Robert O’Hara Burke was born in 1821 in Ireland. He migrated to Tasmania in 1853 and because he had some police experience, he decided he would do better in Victoria. William ‘Jack’ Wills was born in England in 1834 and studied medicine with his father. He migrated to Australia and landed at Port Phillip in 1853. His family followed soon after and settled in Ballarat.
Robert O''Hara Burke
William John Wills studied surveying and astronomy and this led him to being offered the position as Burke’s deputy. Much of what we know of the expedition comes from a diary kept by Wills and it appears that Burke was an arrogant man who put little value on the lives of the men who made up his expedition.
William John Wills
The Great Northern Exploration Expedition was headed by Burke. This expedition was funded and supported by the colonial government and the Royal Society and encouraged by financial support from Melbourne people who had been made very rich due to the gold rush. Burke’s desire to gain acclaim, despite his sad lack of skills and experience, led him to be chosen as leader of this new exploration into inland Australia. The goal was to cross Australia from Melbourne up to the northern coastline. It was an expedition that was judged to have failed even though the party did make the crossing. The expedition departed Melbourne on 20th August 1860 and included George Landells, Burke’s second in command. 25 camels were imported for the trek as they were considered to be ideal for crossing the desert country.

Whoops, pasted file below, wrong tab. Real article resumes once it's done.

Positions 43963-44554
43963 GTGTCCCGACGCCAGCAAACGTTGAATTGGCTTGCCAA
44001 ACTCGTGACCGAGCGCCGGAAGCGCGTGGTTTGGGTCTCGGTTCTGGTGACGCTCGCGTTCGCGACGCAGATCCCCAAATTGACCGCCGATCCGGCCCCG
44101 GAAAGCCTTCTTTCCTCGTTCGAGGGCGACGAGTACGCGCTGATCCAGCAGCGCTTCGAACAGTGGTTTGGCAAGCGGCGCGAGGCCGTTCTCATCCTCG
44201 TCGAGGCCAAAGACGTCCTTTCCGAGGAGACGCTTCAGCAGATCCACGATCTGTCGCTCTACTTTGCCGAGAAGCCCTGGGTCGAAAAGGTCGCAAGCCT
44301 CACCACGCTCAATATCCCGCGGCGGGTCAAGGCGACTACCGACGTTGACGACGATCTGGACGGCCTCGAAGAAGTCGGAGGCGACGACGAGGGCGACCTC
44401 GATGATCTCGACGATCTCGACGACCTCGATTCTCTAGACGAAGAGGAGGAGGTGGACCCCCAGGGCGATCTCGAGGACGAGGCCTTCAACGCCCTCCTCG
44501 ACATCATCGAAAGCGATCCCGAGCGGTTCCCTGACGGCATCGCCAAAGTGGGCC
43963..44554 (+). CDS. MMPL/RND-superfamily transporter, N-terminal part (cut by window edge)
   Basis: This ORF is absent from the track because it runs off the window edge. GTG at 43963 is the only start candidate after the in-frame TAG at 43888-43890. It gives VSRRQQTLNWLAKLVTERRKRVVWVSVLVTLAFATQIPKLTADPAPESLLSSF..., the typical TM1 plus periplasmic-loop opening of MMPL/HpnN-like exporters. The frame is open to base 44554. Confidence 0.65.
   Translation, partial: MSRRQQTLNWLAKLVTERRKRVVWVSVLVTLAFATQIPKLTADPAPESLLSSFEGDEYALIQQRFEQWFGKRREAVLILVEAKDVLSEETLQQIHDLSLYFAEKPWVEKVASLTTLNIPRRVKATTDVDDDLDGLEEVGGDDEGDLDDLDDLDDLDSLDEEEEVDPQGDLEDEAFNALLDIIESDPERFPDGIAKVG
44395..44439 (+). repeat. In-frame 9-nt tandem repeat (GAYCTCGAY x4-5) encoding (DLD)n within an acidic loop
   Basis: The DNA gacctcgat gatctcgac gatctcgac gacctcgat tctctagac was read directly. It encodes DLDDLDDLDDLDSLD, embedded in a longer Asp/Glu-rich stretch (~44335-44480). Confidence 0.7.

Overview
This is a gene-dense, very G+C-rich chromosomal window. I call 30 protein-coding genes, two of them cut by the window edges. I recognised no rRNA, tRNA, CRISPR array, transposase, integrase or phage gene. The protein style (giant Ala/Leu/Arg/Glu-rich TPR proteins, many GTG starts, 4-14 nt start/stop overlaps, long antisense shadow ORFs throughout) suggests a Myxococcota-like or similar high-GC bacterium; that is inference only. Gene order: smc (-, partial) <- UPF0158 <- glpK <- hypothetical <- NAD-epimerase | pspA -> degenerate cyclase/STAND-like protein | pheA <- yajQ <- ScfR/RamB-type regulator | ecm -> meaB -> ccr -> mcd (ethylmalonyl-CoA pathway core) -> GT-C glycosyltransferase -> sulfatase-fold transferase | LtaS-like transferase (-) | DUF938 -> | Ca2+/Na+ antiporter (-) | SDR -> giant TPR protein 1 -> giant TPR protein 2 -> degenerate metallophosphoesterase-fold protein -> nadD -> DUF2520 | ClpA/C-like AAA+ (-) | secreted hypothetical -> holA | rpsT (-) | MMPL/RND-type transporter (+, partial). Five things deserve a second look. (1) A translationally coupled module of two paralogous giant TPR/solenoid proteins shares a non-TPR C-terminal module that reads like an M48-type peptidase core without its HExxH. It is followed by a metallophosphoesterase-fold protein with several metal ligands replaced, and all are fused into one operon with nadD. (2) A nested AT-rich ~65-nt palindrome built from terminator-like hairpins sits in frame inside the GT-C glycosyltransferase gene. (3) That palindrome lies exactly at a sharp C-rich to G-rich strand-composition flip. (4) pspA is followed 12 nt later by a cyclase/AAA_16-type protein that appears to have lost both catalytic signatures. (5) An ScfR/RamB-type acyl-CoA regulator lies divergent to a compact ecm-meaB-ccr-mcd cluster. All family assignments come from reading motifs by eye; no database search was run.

Upon arrival at Menindee on the Darling River, Burke planned to form a depot and leave most of his men and supplies there. It was here that Burke and Landells argued and Landells went back to Melbourne. After this, Burke appointed Wills his deputy and took a small party north to Cooper Creek. They arrived in November and made camp. William Wright went back to bring the rest of the party. The relationship between Burke and Wills was not an easy one.
Burke waited for six weeks at Cooper Creek for the rest of the party and growing more and more impatient, he set out again before the return of his men. Four of them, Burke, Wills, King and Gray headed north in December with enough supplies to last six weeks. They made it to the Gulf of Carpentaria at the mouth of the Norman River in February. They should have stayed and rested longer, but two days after they arrived, the four of them headed south on the return journey. Only three of them staggered into the camp at Cooper Creek in mid April as one of them had died on the hard trail back They were exhausted and starving and unfortunately arrived at the camp just seven hours after the departure of the rest of the group southward. They had been ordered by Burke to wait for three months and had waited five. Luckily some supplies had been left for them so they could regain some strength.
Burke now made a rash decision – instead of heading south to follow the main party, he with Wills and King, foolishly headed towards Mount Hopeless and despite some help given to them by the Aboriginals, their lack of skills in the bush meant they could not find any food or water. Wills perished by June and two days later Burke died. King survived by interacting with the Aboriginals and was found by a rescue party in September.Painting by John Longstaff taken from National Gallery of Victoria, called: Arrival of Burke, Wills and King at the deserted camp at Cooper''s Creek, Sunday evening, 21st April 1861.